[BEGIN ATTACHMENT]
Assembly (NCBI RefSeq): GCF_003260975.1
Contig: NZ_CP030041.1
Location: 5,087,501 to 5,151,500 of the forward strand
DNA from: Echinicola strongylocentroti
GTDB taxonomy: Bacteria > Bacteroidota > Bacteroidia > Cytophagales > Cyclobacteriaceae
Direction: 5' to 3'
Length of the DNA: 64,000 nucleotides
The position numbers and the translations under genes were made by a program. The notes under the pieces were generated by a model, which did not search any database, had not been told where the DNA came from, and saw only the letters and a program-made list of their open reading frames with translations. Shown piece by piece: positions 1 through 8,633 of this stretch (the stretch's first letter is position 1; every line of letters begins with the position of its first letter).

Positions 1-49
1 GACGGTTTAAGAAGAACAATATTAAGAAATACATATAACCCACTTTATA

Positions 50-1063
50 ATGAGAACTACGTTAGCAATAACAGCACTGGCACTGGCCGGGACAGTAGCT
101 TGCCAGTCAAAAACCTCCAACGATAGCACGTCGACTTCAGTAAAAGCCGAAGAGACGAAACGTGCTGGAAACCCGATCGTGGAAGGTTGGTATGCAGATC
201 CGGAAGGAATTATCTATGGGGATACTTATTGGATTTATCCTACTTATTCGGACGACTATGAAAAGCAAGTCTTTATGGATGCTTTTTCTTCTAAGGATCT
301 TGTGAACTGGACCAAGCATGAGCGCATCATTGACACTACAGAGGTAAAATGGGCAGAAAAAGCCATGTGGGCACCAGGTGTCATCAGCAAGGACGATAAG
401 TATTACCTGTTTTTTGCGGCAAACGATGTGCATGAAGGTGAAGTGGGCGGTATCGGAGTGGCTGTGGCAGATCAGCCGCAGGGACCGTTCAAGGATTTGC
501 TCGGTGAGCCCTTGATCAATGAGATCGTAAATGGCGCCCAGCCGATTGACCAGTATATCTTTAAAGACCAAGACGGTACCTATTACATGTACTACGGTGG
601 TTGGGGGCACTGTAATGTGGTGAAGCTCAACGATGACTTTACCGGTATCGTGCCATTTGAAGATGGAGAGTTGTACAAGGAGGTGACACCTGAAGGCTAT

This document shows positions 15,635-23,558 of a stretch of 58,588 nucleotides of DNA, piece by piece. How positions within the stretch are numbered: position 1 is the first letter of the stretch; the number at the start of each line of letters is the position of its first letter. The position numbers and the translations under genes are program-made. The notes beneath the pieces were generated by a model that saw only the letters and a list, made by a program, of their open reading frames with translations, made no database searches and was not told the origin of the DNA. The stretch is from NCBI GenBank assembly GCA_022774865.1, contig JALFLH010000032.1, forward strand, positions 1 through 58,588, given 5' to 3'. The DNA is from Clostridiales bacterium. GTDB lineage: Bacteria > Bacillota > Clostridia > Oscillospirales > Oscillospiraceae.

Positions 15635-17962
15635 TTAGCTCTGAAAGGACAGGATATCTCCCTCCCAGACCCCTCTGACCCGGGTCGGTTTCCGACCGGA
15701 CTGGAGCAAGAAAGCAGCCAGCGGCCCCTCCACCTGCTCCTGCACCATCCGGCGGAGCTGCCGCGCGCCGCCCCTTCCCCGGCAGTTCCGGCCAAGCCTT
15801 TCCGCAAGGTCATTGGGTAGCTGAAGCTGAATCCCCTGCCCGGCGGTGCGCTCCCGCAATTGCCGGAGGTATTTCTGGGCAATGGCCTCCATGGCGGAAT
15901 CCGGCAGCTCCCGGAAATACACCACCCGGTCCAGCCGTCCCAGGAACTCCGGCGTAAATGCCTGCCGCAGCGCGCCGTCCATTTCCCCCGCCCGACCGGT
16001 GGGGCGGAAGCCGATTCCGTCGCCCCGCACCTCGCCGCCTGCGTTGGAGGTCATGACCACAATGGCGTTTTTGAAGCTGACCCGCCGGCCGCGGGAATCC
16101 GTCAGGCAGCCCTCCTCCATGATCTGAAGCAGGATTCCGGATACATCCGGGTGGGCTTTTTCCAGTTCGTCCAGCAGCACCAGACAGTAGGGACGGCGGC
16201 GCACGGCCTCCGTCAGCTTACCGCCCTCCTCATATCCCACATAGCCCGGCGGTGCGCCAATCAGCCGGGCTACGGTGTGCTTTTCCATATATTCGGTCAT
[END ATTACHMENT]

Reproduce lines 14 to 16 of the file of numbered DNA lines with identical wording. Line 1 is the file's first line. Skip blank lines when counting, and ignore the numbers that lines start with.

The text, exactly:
201 CGGAAGGAATTATCTATGGGGATACTTATTGGATTTATCCTACTTATTCGGACGACTATGAAAAGCAAGTCTTTATGGATGCTTTTTCTTCTAAGGATCT
301 TGTGAACTGGACCAAGCATGAGCGCATCATTGACACTACAGAGGTAAAATGGGCAGAAAAAGCCATGTGGGCACCAGGTGTCATCAGCAAGGACGATAAG
401 TATTACCTGTTTTTTGCGGCAAACGATGTGCATGAAGGTGAAGTGGGCGGTATCGGAGTGGCTGTGGCAGATCAGCCGCAGGGACCGTTCAAGGATTTGC